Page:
Our review of ‘Occupying Space in Medieval and Early Modern Britain and Ireland’
A peasant is a peasant, is a peasant…or is s/he? Was the life of a peasant who lived in the coastal regions of England the same as that of the peasant who made his livelihood toiling on the land for his local lord?
The literature of war in English claims its origin from the Homeric epics, and the medieval accounts of chivalry and the crusades.
“Richard ΠΙ with aliens” is how Cornell (102) describes “Sins of the Father,” an episode of Star Trek: TheNext Generation (hereafter TNG) in which the Klingon warrior Worf, son of Mogh, seeks to restore his family’s honour by exposing and challenging those responsible for falsely accusing his dead father of treason to the Klingon Empire.
This project documents and analyzes the gendered transformation of magical figures occurring in Arthurian romance in England from the twelfth to the sixteenth centuries.
My review of SD Sykes brilliant medieval thriller, Plague Land.
This thesis explores peasant life of the thirteenth and fourteenth centuries in England from information found in the manorial court rolls-the village court records–of Ramsey Hepman grove and Bury.
An important aspect of medieval Icelandic social organization, namely the manor, has been neglected in previous research, and very little research has been undertaken comparing Icelandic manorial organization with other regions. This article focuses on one aspect of manorial organization, namely the manorial demesne or central farm of the manor.
My summary of a Institute of Historical Research session on the digitization of records in Late Medieval England.
Theory and Practice in Scotland and Elsewhere Medieval Scotland’s law on bastardy is set out in the lawbook Regiam Majestatem (c.1320)…In England things were different, as Michael Hicks has demonstrated. Admittedly, English heraldic practice eventually followed the French, and the formula ‘X bastard of Y’ is occasionally found for magnates’ bastards.
As this summary indicates, the study of fifteenth-century bastard feudalism has shown the necessity of exploring both the private relationship – its nature, extent and function – and the public system of local rule within which it operated and of which it was an essential part.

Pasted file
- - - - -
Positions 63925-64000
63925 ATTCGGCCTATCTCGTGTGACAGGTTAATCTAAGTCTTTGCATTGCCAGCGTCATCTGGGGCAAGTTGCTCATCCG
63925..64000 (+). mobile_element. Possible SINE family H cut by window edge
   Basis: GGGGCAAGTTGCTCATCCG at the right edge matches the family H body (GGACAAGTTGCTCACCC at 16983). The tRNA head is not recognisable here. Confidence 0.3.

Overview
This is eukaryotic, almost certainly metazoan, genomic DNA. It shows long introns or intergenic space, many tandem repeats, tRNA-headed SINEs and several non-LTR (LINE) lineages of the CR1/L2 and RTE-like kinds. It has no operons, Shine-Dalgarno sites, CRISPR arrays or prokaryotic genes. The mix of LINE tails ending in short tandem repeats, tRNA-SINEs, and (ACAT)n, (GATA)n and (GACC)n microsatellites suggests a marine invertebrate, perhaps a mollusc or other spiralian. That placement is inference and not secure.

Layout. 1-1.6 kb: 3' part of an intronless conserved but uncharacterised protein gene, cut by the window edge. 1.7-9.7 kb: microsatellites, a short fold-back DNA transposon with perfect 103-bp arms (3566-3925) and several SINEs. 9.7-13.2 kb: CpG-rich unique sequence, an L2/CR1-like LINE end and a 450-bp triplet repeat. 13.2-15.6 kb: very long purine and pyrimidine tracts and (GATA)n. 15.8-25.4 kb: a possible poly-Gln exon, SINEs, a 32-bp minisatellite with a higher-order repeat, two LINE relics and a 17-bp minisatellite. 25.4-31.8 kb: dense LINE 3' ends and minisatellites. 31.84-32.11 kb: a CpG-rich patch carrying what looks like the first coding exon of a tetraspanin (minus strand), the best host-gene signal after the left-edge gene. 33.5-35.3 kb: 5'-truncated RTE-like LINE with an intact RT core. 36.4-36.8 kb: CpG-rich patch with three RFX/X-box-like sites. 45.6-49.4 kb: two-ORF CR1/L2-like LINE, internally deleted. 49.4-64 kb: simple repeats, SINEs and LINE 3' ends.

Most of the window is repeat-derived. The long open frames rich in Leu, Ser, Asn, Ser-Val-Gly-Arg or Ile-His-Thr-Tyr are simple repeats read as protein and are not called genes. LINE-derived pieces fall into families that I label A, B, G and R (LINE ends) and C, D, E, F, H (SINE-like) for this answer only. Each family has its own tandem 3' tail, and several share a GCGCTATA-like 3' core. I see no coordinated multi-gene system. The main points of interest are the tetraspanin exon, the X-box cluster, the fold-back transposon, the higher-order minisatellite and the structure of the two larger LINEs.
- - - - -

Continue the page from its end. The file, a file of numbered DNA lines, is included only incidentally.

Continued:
English historians have increasingly stressed the underlying continuity between feudalism and ‘bastard feudalism.’ Indentured retaining is no longer seen as a corrupted and disruptive form of feudalism, but instead as its ‘logical successor.’
This article looks at the question of the formation of territorial principalities in western Europe through the issue of ecclesiastical advocacy.
In a recent paper, Danie Curtis has given a framework for classifying preindustrial societies in accordance with four variables, these are, the property, the power, the market of basic products and the modes of production.
Historians have for years harbored doubts about the term ‘feudalism’ and the phrase ‘feudal system,’ which has often been used as a synonym for it.
This paper’s first goal is to give some idea of the atmosphere of the decade, of the pervasiveness of this chivalric element. Chivalry functioned as a medium for international understanding and communication, a common social, cultural, political, and even religious language.
The cantred as territorial division was recognised everywhere in Ireland by the Anglo-Norman colonists in the first decades of the establishment of the colony. The subsequent use made of these units depended on a number of variables.
The most famous figure of the family in this century was Napoleone Lomellini. He was a member of the ‘anziani’ and was known as ‘multum dives et magnus mercator a very rich and important merchant’
At the same time, friendship has been shown, by medievalists working on many different regions and societies, to have been a widespread social bond often, indeed predominantly, cultivated outside personal, emotional attachments, and often explicitly as a form of allegiance, carrying concomitant expectations and obligations of mutual support; as such, it was central to political organisation.
The study of settlement history has developed within the fields of history, archaeology and geography. As a result much of the work carried out in settlement studies has borrowed the research and conclusions of scholars from other disciplines.
Specifically, the thesis compares and analyzes the changing roles that women could employ economically, politically, socially, and religiously.
The last two sections will address this issue by dividing the material into two periods preceding and following the great epidemic. The interpretation that will be provided is heavily indebted to Brenner.
Both lord and servant, as Rosemary Horrox puts it, lived in ‘a society where standing was intimately bound up with “face” – what contemporaries called worship’.
In England, the role played on the continent by the castellanies would appear to have been performed by the county castle and the sheriff, a post that remained firmly under the king’s control in all but a few counties. Instead, a more subtle link between the castle community and political power will have to be found. It will be searched for in the appointment of constables to royal castles, and in grants of ownership of castles, royal or forfeited. It may be found in the building activity that was so common in this period, or in the marriage alliances that created many of the great castle owning estates.
Ella Armitage’s analysisof early Norman castles in 1912 provides a clear espousalof this view, in particular her statement that in England the reasonsfor the erection of mottes seem to have been manorial rather than military; that is, the Norman landholder desired a safe residence for himself amidst a hostile peasantry, rather than a strong military position which could hold out against skilful and well-armed foes.